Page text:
Coulthard - A title contender
April 1st, 2001
David Coulthard was acclaimed as a world title challenger to Michael Schumacher on Sunday, as his McLaren Mercedes-Benz team chiefs Ron Dennis and Norbert Haug celebrated his Brazilian Grand Prix win.
Dennis praised the Scot for his tactical assurance and Haug his exceptional driving after a race in which he seized his opportunities, judged his own moves to perfection and made no mistakes as he came in 16 seconds clear of Schumacher.
Coulthard's 10th career victory also ended Schumacher's sequence of six successive wins for Ferrari, made up of four last year and two in this season's opening races.
"Those guys did a really good job," admitted Schumacher. "They deserved to win."
As Schumacher accepted his spell of supremacy was over, the McLaren men argued that they had responded immediately to their poor start to the year in Australia and Malaysia.
"When Michael doesn't win a race or get the job done he always comes up with reasons for it," said Dennis, the McLaren team principal. "I think it is about time everyone gave David the credit he deserves."
"He ran an outstanding race today and it goes without saying that it was one of his best drives," added Dennis.
"He and his engineers did a really exceptional job in optimising the car for the different weather conditions that we predicted before the race.
His pace in the rain was sensational and his discipline once he was in the lead was extreme. In the end, the points speak for themselves."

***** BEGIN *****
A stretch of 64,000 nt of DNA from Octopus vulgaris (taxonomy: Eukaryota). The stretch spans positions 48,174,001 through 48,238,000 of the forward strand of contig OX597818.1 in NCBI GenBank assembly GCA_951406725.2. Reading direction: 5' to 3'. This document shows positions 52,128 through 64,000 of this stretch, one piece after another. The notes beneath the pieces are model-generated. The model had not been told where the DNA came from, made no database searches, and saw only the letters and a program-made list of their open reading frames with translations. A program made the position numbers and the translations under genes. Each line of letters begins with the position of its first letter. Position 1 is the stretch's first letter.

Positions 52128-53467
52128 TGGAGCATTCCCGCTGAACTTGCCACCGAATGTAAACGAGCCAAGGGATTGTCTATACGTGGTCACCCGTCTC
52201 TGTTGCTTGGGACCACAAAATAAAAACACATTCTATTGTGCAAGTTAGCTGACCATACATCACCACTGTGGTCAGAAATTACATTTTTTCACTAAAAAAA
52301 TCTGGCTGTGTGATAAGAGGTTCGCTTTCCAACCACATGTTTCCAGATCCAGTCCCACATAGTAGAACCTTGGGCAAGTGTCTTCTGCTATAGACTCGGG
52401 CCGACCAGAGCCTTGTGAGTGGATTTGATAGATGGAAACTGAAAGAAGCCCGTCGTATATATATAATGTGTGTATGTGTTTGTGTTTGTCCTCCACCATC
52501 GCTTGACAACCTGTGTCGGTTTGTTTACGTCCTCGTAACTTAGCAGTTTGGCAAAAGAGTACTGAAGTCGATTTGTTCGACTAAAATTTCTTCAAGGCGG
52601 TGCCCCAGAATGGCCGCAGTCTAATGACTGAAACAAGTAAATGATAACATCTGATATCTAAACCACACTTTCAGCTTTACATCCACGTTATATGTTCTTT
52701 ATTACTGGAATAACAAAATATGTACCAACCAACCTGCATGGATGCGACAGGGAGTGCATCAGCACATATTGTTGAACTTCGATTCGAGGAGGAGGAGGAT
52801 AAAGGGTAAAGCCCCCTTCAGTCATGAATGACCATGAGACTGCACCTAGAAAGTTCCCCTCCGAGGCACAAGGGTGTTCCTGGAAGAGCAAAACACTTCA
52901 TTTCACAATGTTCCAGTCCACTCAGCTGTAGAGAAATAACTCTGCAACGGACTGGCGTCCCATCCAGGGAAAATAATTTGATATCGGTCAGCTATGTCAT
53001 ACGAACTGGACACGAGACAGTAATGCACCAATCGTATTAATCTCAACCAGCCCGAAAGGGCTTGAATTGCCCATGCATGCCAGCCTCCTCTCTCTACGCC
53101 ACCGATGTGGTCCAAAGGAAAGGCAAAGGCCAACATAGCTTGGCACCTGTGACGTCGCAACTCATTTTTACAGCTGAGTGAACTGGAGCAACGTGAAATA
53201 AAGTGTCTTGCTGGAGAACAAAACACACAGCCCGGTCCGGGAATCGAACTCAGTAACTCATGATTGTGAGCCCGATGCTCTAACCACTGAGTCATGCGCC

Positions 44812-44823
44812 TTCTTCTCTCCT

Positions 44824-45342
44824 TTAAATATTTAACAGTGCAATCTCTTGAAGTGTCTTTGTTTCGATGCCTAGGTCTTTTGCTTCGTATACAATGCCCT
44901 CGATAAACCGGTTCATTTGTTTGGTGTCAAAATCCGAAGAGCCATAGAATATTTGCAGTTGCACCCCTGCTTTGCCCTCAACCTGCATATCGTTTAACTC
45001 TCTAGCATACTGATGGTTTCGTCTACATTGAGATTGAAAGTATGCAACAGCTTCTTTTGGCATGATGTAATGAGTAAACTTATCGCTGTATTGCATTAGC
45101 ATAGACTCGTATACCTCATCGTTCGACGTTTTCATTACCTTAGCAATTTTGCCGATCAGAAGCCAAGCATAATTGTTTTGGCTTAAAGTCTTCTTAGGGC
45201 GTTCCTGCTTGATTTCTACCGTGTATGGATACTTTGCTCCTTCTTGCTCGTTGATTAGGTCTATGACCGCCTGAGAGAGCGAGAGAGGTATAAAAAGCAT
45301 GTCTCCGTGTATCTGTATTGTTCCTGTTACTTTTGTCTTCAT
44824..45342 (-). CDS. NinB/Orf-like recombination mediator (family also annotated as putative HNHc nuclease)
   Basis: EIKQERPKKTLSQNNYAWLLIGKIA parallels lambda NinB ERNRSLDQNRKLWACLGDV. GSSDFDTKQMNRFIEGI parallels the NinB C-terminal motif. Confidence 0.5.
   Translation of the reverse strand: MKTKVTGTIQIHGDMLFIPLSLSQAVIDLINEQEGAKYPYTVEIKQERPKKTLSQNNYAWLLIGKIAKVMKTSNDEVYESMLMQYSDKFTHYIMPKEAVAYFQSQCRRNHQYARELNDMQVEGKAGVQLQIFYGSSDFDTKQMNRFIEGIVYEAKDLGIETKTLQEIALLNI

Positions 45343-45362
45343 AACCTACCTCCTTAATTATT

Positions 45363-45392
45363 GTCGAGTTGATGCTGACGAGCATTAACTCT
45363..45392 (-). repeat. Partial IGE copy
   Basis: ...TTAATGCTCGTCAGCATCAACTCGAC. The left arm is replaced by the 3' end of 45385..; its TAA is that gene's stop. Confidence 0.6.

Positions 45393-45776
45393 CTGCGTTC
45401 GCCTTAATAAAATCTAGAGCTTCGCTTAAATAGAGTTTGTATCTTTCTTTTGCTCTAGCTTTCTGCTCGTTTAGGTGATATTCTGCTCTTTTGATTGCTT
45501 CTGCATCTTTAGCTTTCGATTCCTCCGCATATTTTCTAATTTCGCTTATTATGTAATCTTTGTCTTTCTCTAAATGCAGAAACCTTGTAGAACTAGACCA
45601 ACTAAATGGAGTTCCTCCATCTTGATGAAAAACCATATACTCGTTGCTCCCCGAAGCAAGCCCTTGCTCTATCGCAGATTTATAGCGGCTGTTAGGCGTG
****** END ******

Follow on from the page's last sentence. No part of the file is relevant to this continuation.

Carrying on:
Haug, head of Mercedes-Benz motorsport, said he had always believed that Coulthard had the ability to win races and to challenge for the championship. "This proves it and he was exceptional again today," he said.
"He beat Michael fair and square in the extremely changeable weather conditions and I think David really deserved this win.
Of course, we are happy also to have improved the car and the engine for this race and now we aim to make another step for Imola."
Haug also praised Colombian Juan Pablo Montaya for his sensational contribution to the race in his Williams-BMW.
Haug welcomed his form and hoped it signalled that Mercedes-Benz's perennial German manufacturing rivals BMW would be joining with them in fighting Ferrari for the title.
"That would be great, too, I think," said Haug. "But today was for David a really great day."
While Coulthard dedicated his victory, four days after his own 30th birthday, to his sister Lindsay who was 24 on Sunday, there were consoling words from the team for former champion Mika Hakkinen of Finland, who stalled his car on the grid.
"It was the first time that has ever happened to me," said Hakkinen. "And it was one of the most frightening experiences of my life. With all those cars going around me, I was very scared."
He jumped from his car, removing his steering wheel and abandoning his car on the grid, an act which resulted in him being fined 5,000 dollars.
"I feel sorry for Mika," said Haug. "But there is a long way to go and we will give him a better package."
Dennis said: "Mika's clutch problem effectively eliminated him immediately. The pit lane entrance being so far from the start line made it impossible for the mechanics to restart his engine.
There are still 14 races to go and you only have to look at last year to appreciate that this championship is still wide open."